Pfizer says leukemia drug met 1 of 2 goals in late-stage trial

Markets Associated Press

Pfizer said Tuesday that an experimental blood cancer drug met one of its two goals in a late-stage trial, as patients who were treated with the drug were more likely to have a complete remission.

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Pfizer's trial is designed to study the drug, called inotuzumab ozogamicin, as a treatment for acute lymphoblastic leukemia in adults. Patients in the trial are adults whose cancer has not responded to previous treatment or has returned after treatment. The second goal of the study involves how long patients live, and Pfizer said that data isn't available yet.

The company said patients who took the experimental drug were more likely to have their cancer fall below detectable levels than patients who received only standard chemotherapy.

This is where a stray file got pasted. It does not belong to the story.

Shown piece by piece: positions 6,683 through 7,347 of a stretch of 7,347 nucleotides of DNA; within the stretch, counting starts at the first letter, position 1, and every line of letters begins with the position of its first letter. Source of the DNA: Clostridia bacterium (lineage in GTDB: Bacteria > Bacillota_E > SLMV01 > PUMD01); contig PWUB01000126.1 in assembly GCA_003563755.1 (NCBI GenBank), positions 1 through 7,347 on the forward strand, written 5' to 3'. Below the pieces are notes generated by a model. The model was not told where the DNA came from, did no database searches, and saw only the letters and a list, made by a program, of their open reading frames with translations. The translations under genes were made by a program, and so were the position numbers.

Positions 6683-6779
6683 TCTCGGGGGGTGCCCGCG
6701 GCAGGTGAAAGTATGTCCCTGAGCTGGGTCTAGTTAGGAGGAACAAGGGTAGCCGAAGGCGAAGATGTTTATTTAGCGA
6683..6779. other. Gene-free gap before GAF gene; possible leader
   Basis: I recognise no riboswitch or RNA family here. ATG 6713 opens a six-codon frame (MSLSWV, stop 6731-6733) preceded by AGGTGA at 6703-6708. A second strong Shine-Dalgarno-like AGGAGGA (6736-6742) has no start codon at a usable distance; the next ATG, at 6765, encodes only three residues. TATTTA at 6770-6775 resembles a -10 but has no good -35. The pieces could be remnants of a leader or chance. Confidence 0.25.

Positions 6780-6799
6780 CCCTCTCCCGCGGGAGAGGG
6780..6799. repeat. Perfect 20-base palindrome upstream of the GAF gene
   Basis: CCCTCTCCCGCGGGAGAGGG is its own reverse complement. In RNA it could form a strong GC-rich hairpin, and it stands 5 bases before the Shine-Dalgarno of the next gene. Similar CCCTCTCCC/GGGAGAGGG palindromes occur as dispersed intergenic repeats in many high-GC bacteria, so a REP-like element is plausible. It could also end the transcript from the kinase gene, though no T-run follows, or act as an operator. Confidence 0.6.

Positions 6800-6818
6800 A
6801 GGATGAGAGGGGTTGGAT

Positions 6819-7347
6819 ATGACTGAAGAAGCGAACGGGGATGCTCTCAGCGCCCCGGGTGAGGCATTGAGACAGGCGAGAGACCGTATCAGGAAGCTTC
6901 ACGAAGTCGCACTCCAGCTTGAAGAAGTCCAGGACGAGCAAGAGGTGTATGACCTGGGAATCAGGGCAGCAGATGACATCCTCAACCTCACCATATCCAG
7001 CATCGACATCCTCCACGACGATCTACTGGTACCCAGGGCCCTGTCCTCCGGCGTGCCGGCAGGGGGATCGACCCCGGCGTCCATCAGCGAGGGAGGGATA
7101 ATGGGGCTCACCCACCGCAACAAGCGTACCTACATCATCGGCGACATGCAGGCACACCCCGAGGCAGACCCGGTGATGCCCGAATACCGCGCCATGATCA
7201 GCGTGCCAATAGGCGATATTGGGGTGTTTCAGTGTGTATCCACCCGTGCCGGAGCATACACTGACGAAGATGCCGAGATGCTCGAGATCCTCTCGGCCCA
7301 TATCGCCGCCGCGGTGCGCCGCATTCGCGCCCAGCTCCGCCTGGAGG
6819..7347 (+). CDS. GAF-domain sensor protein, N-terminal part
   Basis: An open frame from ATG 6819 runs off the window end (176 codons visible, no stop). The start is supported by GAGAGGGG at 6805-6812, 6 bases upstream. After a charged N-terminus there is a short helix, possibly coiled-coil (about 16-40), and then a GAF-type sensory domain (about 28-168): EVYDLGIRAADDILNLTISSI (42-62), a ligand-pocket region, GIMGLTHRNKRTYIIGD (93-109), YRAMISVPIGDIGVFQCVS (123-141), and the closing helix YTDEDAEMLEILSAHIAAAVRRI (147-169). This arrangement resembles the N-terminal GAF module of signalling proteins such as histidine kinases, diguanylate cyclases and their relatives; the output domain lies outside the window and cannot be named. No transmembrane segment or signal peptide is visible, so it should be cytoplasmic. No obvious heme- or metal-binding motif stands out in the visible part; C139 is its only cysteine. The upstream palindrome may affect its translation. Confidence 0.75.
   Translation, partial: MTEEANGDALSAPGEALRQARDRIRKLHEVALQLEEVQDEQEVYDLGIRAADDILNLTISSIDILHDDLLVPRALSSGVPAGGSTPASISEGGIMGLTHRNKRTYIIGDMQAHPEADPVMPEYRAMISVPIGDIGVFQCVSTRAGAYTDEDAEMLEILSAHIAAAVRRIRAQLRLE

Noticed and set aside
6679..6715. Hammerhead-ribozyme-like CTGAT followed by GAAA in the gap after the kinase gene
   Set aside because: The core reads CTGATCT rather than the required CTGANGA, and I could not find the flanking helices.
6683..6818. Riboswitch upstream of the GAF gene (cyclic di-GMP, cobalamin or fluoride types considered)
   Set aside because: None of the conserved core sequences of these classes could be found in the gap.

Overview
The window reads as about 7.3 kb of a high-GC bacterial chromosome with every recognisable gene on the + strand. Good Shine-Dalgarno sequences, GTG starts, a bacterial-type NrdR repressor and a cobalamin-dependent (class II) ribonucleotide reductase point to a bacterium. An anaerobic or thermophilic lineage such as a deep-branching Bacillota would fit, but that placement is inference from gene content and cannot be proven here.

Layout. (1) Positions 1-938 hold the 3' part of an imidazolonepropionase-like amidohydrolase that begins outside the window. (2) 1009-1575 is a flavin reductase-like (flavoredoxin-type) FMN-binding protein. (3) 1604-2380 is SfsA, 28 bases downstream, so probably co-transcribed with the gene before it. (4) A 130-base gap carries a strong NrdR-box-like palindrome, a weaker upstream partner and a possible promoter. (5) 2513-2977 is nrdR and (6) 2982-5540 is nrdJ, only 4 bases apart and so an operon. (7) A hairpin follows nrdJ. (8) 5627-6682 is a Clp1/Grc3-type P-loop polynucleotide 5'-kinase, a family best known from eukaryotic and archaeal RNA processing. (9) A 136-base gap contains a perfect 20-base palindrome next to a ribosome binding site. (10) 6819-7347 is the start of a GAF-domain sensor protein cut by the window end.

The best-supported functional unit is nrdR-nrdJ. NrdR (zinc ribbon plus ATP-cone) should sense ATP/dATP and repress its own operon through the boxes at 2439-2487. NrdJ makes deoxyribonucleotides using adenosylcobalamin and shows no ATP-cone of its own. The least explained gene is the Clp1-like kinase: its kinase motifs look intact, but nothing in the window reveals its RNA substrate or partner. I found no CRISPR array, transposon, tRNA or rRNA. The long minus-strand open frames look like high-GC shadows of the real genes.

Acute lymphoblastic leukemia is an aggressive type of leukemia. It is the most common type of childhood cancer, but the disease can be treated effectively in children. The prognosis for adults is not as good. Pfizer says a majority of adults diagnosed with the disease are not cured, and among patients who suffer a relapse or whose initial treatment fails, the five-year survival rate is less than 10 percent.

Inotuzumab ozogamicin combines a cell-killing chemical with an antibody that is attracted to a substance found on the surface of certain types of cancer cells. Pfizer also studied the drug as a treatment for a type of non-Hodgkin lymphoma, but stopped after a late-stage trial failed.

Shares of Pfizer Inc. rose 9 cents to $35.10 in morning trading.